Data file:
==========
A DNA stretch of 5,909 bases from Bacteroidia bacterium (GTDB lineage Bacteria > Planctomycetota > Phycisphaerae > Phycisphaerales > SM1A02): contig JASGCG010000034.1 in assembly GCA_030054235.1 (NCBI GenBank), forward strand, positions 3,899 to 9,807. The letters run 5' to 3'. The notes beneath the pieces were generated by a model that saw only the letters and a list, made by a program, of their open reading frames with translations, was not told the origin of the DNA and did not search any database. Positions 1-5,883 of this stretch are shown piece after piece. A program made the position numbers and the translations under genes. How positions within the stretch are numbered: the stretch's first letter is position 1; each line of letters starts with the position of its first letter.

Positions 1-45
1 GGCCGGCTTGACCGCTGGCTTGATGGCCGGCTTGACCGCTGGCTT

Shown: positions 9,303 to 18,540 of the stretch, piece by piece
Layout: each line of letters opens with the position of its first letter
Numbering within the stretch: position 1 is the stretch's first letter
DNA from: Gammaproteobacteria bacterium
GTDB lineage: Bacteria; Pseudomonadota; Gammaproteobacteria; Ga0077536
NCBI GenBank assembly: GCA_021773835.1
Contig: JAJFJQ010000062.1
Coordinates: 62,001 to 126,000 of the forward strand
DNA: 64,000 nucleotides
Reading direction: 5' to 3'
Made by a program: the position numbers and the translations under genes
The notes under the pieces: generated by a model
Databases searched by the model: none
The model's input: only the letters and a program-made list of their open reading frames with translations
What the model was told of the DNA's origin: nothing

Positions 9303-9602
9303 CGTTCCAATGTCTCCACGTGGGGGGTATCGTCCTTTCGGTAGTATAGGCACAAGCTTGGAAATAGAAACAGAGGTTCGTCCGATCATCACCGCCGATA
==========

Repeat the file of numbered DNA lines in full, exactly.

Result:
A DNA stretch of 5,909 bases from Bacteroidia bacterium (GTDB lineage Bacteria > Planctomycetota > Phycisphaerae > Phycisphaerales > SM1A02): contig JASGCG010000034.1 in assembly GCA_030054235.1 (NCBI GenBank), forward strand, positions 3,899 to 9,807. The letters run 5' to 3'. The notes beneath the pieces were generated by a model that saw only the letters and a list, made by a program, of their open reading frames with translations, was not told the origin of the DNA and did not search any database. Positions 1-5,883 of this stretch are shown piece after piece. A program made the position numbers and the translations under genes. How positions within the stretch are numbered: the stretch's first letter is position 1; each line of letters starts with the position of its first letter.

Positions 1-45
1 GGCCGGCTTGACCGCTGGCTTGATGGCCGGCTTGACCGCTGGCTT

Shown: positions 9,303 to 18,540 of the stretch, piece by piece
Layout: each line of letters opens with the position of its first letter
Numbering within the stretch: position 1 is the stretch's first letter
DNA from: Gammaproteobacteria bacterium
GTDB lineage: Bacteria; Pseudomonadota; Gammaproteobacteria; Ga0077536
NCBI GenBank assembly: GCA_021773835.1
Contig: JAJFJQ010000062.1
Coordinates: 62,001 to 126,000 of the forward strand
DNA: 64,000 nucleotides
Reading direction: 5' to 3'
Made by a program: the position numbers and the translations under genes
The notes under the pieces: generated by a model
Databases searched by the model: none
The model's input: only the letters and a program-made list of their open reading frames with translations
What the model was told of the DNA's origin: nothing

Positions 9303-9602
9303 CGTTCCAATGTCTCCACGTGGGGGGTATCGTCCTTTCGGTAGTATAGGCACAAGCTTGGAAATAGAAACAGAGGTTCGTCCGATCATCACCGCCGATA